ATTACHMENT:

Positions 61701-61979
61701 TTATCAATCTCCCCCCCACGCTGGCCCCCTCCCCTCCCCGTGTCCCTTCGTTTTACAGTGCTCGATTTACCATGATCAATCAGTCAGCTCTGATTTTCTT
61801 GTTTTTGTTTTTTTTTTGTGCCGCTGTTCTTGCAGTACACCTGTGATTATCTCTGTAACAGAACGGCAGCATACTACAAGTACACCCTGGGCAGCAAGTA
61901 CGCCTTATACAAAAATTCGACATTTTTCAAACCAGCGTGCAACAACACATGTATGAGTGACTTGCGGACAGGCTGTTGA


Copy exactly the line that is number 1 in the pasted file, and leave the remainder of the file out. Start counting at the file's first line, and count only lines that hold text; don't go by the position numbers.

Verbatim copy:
Positions 61701-61979